JAY: I think it’s pretty safe to say that [as] this legislation works its way through Congress, we’re not going to get the things you just listed, at least not in an effective way. I think we’re seeing some of the wording, and the public is maybe getting the sense that they’re actually dealing with it, but when you get into what the real measures are going to be, it doesn’t sound like they’re going to be effective in the way you’re talking about.
EPSTEIN: I think it’s very doubtful that they will be. I do think, though, that if enough of these strengthening amendments do get passed and stay in the bill and then make it through the House-Senate conference, it will be an important step in the right direction. But even if that happens, all of us have to realize that it’s just the first step and that we all have to agitate, we all have to push our congresspeople, we all have to get out into the streets and demonstrate knowing that this is just really a first step. Chances are, though, it will be worse than that. Chances are a lot of the strengthening amendments will not go through, in which case it really will be a bit of a sham, and then we’re going to have to push harder. The main thing that we have to do, as Jim Crotty and I said, as Tom Ferguson has said, as many others have said, is we have to get money out of politics. As Dick Durbin said, the bankers own Capitol Hill. And until we get money off of the Hill and unless we end the revolving door of staff people and senators going into banking and then coming back to lobby, we’re not really going to be able to succeed.
JAY: What do you make of the more—the sort of libertarian argument which says the only thing you can do is create the environment where the banks really can burn, that without that risk that the banks go down, there’s no real regulation that can be effective?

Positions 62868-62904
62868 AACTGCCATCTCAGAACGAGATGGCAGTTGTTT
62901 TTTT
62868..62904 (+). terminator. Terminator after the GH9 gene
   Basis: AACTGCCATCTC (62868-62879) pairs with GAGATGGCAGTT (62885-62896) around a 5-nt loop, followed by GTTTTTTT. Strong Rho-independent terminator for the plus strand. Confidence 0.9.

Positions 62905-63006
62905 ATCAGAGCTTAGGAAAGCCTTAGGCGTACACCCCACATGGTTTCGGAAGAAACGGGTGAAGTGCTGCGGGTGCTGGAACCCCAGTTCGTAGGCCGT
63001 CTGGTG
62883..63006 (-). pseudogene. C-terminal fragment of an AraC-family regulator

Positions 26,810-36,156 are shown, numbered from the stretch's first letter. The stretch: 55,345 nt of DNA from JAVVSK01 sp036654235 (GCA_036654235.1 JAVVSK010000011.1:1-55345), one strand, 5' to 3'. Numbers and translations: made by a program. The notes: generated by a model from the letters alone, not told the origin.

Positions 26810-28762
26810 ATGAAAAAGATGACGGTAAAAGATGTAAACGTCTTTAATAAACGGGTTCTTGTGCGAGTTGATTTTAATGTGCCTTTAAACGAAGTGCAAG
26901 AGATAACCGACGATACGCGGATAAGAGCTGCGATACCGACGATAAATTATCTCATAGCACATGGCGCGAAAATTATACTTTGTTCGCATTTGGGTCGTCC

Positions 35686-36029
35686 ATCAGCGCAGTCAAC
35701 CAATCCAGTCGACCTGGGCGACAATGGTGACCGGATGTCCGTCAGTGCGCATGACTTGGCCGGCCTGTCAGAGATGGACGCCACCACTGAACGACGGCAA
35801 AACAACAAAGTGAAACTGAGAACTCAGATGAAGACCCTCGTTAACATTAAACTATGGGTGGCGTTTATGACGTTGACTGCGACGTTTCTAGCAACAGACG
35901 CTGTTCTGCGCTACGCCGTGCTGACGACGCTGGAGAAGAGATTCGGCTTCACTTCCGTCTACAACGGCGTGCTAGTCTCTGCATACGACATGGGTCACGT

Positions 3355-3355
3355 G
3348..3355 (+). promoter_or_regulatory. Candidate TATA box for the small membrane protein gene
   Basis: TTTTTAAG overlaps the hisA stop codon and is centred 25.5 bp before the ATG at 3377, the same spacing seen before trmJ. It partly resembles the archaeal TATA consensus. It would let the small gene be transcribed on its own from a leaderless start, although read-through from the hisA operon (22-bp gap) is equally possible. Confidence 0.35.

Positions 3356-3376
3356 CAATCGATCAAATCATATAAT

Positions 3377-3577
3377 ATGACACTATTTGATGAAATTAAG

EPSTEIN: Well, again I think there’s a kernel of truth in here. That’s one of the reasons why you really want to break up the banks and make them less interconnected, so that you could allow more of them to fail. But in the end, unless you get the casino under control, the so-called shadow banking system—the hedge fund, the private equity funds that are global—unless you get those under control, then not only are they going to continue to have the ability to put the whole economy at risk, but worse than that, even when the economy is not crashing, human and financial resources are being misallocated. They’re going to the wrong places. All of my students are—instead of going into teaching or health care or engineering, they’re going to want to go work on Wall Street and get big bonuses. Instead of the capital going to make a green transition, to help small businesses, to help communities build infrastructure, it’s going to go to the casino. So we’re not just talking about preventing the system from crashing; we’re talking about creating a financial system that will actually serve the needs of society. We can’t forget that.
JAY: So you’re talking essentially about making parasitical forms of investment illegal.
EPSTEIN: Yes. We’re talking about it being very difficult to engage in these kinds of parasitical types of investment, or at least shrinking it down to size and letting the more socially oriented financial system, more socially oriented form of investment grow significantly and dwarf the parasitical part. And I think in order to do that we have to come back again to the issue of the public option.
JAY: Explain that.
EPSTEIN: We have to get more public control over financial resources. Now, already we have the public ownership without the public control. We, the taxpayers, own AIG. We put in $180 billion. We put in $40 billion into Citibank or more. We have been subsidizing the large financial firms by keeping interest rates at zero—that’s what the Federal Reserve has been doing—and allowing them to gamble with that money and earn 4 or 5, 6, 7, 15 percent on that zero interest rate. And they’re able to take risks because they know, and the people who lend money to them know, that they’re too big to fail. We have to stop all that. We haven’t really talked about getting the Federal Reserve under control and making it more democratic, but perhaps we can come back to that.
JAY: Okay. In the next segment, let’s do that. Let’s talk about the Fed and what—should it be reformed? Should it be abolished as some people are suggesting? Please join us for one more segment with Gerry Epstein on The Real News Network.